After govt. agrees to tweak law, firm says it will pay media companies for content; Google to follow suit
Australia’s Treasurer Josh Frydenberg announced a face-saving compromise that will see Google and Facebook plunge tens of millions of dollars into the struggling local news sector.
In return the U.S. digital firms will, for now, avoid being subjected to mandatory payments that could cost them vastly more and create what they see as an alarming global precedent.
Just hours after the compromise was unveiled, Facebook announced its first proposed deal with an Australian media company, Seven West, and was said to be pursuing commercial deals with other local news organisations. The company is expected to use the content to launch a dedicated news product in Australia later this year.
“As a result of these changes, we can now work to further our investment in public interest journalism, and restore news on Facebook for Australians in the coming days,” said Will Easton, managing director of Facebook Australia.
The social media firm sparked global outrage last week by blacking out news for its Australian users in protest against the proposed legislation, and inadvertently blocking a series of non-news Facebook pages linked to everything from cancer charities to emergency response services. Prime Minister Scott Morrison angrily accused Facebook of making a decision to “unfriend” Australia.
Google has already brokered deals worth millions of dollars with local media companies, including the two largest: Rupert Murdoch’s News Corp and Nine Entertainment.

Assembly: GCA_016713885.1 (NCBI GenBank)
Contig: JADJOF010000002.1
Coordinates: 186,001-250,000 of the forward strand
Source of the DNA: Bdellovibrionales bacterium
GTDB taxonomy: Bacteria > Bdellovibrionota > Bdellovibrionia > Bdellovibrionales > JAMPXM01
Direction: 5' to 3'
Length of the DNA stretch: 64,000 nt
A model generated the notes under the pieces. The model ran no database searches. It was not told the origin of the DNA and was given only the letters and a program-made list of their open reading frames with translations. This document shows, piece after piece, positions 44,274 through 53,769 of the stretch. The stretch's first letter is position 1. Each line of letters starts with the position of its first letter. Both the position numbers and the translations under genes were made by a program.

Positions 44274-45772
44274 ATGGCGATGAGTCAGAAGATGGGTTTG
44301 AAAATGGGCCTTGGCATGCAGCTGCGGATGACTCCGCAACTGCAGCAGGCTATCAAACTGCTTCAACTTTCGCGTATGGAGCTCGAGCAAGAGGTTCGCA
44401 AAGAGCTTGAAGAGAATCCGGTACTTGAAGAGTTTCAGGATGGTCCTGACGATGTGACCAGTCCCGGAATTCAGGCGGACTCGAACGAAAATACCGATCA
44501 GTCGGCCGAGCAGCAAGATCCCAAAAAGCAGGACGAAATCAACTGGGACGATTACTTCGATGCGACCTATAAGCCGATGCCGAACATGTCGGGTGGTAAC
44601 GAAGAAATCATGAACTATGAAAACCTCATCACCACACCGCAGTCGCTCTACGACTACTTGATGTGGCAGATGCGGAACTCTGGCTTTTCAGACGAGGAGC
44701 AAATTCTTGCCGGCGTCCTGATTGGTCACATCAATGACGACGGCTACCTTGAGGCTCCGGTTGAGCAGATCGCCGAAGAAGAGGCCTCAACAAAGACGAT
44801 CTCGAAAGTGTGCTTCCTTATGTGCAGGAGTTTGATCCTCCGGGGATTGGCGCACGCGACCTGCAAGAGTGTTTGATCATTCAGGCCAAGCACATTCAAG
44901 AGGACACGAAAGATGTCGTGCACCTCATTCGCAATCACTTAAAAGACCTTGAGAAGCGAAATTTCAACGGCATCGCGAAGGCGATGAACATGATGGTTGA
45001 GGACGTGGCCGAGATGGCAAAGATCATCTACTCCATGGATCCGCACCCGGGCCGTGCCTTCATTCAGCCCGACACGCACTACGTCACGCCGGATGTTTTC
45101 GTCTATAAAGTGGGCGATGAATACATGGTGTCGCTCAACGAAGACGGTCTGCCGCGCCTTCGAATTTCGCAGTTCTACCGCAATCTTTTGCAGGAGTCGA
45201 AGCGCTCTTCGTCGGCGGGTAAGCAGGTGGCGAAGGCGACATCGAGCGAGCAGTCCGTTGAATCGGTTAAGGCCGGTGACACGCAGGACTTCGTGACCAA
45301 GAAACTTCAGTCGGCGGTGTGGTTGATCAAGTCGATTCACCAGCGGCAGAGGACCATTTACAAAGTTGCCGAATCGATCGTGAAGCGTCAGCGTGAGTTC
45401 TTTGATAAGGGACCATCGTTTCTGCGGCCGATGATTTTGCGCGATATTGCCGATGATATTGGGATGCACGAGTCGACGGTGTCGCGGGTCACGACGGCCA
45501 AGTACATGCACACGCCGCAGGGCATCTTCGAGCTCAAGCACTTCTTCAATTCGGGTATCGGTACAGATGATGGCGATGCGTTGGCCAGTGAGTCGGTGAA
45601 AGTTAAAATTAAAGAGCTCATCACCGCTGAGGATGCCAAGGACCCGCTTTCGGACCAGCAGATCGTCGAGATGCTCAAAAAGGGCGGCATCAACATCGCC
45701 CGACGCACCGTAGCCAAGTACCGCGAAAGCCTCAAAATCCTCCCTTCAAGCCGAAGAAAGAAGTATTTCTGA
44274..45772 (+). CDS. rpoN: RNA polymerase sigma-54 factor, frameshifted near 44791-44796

Commentators described the eleventh-hour amendments — which came as parliament looks set to pass the law this week — as “a reasonable compromise”.
“Everybody can walk away saying, well we got what we wanted,” University of New South Wales Business Professor Rob Nicholls said.
Both companies now have an additional two months to reach further agreements that would stave off binding arbitration.
The tech firms had fiercely opposed the legislation from the get-go, fearing it would threaten their business models.
In particular, the companies objected to rules that made negotiations with media companies mandatory and gave an independent Australian arbiter the right to impose a monetary settlement.
That process will now be avoided if companies are deemed to have made a “significant contribution” to the Australian news industry through unspecified “commercial agreements”.
“We now face the strange possibility that the news media mandatory code could be passed by Parliament and it applies to precisely no one,” said Marcus Strom, head of the Media Entertainment and Arts Alliance, a union.
“It will just sit in the Treasurer’s (drawer) as a threat to misbehaving digital companies.”